Throughout the internship, students are required to attend both internship and volunteer meetings. The internship meeting is to ensure that all of the students are meeting the needs of their learning contacts and discuss cases. Volunteer meetings provide a chance for interns to meet all of the volunteers and are directed to provide updates within the program, as well as GFD. Guest speakers presenting during volunteer meetings may provide everyone with information regarding a local agency or service. Students who work for an agency that has relevance to the CR program are encouraged to be a presenter for volunteer meetings. Guest speakers also bring unique and inspiring topics specific to the needs of crisis workers.
Students are required to submit a reflective journal after each shift throughout their internships with GFD. The purpose of journaling is for students to reflect on their calls personally and professionally. The CR staff uses this technique to assist the student with any difficulties they may have encountered following a specific incident. Was this a particularly emotionally difficult call for the student? Were all available resources provided? What theory worked (or did it work)? More details and examples about journaling will be provided during training. The journals will be e-mailed to the Intern’s supervisor or her designee. The journals will be reviewed and responded to as quickly as possible and will not be shared beyond the CR staff or without permission from the submitting student.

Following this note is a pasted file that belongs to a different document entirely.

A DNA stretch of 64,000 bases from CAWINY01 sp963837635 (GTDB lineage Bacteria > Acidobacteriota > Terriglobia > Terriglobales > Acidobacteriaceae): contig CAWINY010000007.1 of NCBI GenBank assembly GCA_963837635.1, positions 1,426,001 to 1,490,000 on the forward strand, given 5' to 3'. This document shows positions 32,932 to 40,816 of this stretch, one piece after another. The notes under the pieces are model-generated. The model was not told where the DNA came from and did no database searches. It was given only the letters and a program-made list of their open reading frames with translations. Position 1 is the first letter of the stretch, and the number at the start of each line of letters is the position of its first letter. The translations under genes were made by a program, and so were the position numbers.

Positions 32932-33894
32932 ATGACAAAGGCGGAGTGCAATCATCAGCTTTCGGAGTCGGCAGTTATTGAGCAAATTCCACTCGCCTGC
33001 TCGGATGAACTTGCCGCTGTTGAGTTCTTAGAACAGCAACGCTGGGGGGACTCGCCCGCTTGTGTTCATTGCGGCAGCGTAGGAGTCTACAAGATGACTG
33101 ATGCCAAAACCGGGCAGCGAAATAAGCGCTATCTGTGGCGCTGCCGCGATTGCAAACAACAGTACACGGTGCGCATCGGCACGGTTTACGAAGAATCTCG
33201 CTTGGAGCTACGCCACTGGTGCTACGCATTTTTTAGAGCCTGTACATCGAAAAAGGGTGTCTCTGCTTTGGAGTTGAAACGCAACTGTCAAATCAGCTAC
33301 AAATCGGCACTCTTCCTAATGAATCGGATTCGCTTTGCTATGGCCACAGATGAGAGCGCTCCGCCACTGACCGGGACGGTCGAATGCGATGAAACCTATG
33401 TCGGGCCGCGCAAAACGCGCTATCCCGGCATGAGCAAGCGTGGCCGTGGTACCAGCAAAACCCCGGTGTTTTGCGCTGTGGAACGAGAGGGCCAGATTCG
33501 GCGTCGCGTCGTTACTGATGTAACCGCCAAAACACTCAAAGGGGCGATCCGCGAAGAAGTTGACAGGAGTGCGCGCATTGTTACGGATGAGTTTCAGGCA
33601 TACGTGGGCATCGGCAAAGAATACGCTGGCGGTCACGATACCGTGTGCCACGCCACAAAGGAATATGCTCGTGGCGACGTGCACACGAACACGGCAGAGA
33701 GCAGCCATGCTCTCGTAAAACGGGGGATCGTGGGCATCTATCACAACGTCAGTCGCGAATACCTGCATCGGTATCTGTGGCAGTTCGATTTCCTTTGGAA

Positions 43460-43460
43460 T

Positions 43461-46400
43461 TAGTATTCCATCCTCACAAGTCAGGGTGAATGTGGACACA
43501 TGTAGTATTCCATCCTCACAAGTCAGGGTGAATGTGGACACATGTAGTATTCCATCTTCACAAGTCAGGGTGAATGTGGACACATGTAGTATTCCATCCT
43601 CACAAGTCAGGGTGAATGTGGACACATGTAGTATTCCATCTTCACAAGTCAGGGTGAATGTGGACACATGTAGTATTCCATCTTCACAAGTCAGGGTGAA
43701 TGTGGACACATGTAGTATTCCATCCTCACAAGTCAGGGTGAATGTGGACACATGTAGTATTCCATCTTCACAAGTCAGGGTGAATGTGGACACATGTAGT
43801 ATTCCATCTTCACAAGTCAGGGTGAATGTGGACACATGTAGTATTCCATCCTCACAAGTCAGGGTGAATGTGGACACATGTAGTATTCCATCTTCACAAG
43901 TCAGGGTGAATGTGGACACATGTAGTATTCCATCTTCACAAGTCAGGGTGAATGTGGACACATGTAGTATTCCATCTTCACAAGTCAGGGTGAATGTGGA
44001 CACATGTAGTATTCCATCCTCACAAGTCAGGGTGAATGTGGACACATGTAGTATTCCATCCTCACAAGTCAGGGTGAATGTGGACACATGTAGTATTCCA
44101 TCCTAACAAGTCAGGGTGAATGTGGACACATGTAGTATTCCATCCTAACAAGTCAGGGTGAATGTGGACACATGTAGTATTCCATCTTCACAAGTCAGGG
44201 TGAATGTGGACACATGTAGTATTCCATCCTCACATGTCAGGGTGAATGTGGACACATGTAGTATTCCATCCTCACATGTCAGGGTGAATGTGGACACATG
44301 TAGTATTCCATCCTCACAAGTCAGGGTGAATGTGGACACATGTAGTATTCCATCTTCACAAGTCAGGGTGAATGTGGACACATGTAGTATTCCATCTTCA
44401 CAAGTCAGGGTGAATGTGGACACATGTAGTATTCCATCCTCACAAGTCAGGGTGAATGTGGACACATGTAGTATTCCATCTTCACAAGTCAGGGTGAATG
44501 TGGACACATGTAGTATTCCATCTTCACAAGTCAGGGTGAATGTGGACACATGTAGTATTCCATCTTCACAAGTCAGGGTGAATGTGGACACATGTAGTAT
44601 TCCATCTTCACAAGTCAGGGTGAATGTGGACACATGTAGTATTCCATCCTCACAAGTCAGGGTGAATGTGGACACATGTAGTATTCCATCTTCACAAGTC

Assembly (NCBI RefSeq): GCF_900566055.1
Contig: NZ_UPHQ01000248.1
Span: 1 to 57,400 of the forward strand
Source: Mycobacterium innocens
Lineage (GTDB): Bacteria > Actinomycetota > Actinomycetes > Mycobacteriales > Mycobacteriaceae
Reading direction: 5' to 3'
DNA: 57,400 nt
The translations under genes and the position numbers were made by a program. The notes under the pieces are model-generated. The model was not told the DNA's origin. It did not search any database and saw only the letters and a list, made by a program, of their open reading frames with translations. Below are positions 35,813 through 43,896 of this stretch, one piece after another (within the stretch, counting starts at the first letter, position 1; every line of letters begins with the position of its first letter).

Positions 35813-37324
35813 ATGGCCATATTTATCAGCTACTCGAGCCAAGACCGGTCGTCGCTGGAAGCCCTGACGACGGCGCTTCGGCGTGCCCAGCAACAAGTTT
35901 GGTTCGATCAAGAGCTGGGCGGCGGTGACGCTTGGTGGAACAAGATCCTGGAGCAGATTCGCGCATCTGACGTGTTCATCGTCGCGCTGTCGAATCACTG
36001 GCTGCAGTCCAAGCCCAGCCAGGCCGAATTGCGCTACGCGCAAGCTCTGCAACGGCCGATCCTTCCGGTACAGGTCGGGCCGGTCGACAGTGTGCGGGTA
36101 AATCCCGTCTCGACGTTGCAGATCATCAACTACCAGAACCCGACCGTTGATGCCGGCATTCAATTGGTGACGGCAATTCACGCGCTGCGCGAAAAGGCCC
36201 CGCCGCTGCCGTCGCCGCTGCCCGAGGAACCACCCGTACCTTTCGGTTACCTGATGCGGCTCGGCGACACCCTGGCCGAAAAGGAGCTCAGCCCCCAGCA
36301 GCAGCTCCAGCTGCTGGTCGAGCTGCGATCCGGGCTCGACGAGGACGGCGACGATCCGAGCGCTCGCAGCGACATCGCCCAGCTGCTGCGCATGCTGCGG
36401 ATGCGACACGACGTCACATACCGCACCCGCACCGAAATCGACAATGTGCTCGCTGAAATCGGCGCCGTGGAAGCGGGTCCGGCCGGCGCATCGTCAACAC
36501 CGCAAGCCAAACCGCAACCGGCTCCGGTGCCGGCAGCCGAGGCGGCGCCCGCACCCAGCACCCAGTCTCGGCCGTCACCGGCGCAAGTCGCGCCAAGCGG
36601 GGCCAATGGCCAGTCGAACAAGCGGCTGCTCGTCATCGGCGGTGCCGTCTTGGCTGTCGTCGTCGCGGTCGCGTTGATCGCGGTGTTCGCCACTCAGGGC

In addition, students will have assignments that are related to crisis intervention and customer service. These assignments or projects will count toward their total required hours. More information concerning these projects will be provided to those students who are accepted into the program. Students will also be given opportunities to attend trainings in the community, as well as online trainings related to their internship. Students who are interested may have the opportunity to attend Youth Fire Setters classes with Dr. Janet Boberg or assist with our Community Outreach Program with events and projects or work with “Topaz,” the Glendale Fire Department’s Crisis Response dog. Topaz is a valued member of GFD and assists both fire and CR crews with on scene of calls where animal therapy can be of benefit to both customer and crews. Topaz is the first fire department crisis response canine in the country.
The Glendale Fire Department’s Crisis Response Internship program is truly a one-of-a kind chance to put all of the knowledge and skills a student has acquired through their years of schooling to use in order to help those who are in need. By completing one’s internship with GFD, a student will be able to apply theories, become familiar with crisis intervention skills, understand community resources and be part of a Crisis Response Program that is second to none. This internship provides the perfect opportunity for students to bring social work to the people in need, during their immediate need. The skills and resources that are acquired during this internship can be used throughout one’s social work career.